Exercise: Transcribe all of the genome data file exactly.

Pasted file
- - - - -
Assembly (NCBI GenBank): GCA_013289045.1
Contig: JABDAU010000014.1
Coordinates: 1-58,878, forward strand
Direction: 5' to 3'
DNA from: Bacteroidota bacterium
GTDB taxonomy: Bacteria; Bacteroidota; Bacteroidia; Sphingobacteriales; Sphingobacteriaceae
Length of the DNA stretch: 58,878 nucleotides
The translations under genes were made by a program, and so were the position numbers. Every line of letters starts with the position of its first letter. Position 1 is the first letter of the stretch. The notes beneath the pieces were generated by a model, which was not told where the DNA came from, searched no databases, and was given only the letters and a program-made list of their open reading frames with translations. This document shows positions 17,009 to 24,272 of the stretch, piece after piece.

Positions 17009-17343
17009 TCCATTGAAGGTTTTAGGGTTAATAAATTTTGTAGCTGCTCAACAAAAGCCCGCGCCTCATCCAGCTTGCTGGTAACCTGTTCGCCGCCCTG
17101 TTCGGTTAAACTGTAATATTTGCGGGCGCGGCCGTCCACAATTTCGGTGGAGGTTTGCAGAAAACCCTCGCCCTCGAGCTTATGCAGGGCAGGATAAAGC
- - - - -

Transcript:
Assembly (NCBI GenBank): GCA_013289045.1
Contig: JABDAU010000014.1
Coordinates: 1-58,878, forward strand
Direction: 5' to 3'
DNA from: Bacteroidota bacterium
GTDB taxonomy: Bacteria; Bacteroidota; Bacteroidia; Sphingobacteriales; Sphingobacteriaceae
Length of the DNA stretch: 58,878 nucleotides
The translations under genes were made by a program, and so were the position numbers. Every line of letters starts with the position of its first letter. Position 1 is the first letter of the stretch. The notes beneath the pieces were generated by a model, which was not told where the DNA came from, searched no databases, and was given only the letters and a program-made list of their open reading frames with translations. This document shows positions 17,009 to 24,272 of the stretch, piece after piece.

Positions 17009-17343
17009 TCCATTGAAGGTTTTAGGGTTAATAAATTTTGTAGCTGCTCAACAAAAGCCCGCGCCTCATCCAGCTTGCTGGTAACCTGTTCGCCGCCCTG
17101 TTCGGTTAAACTGTAATATTTGCGGGCGCGGCCGTCCACAATTTCGGTGGAGGTTTGCAGAAAACCCTCGCCCTCGAGCTTATGCAGGGCAGGATAAAGC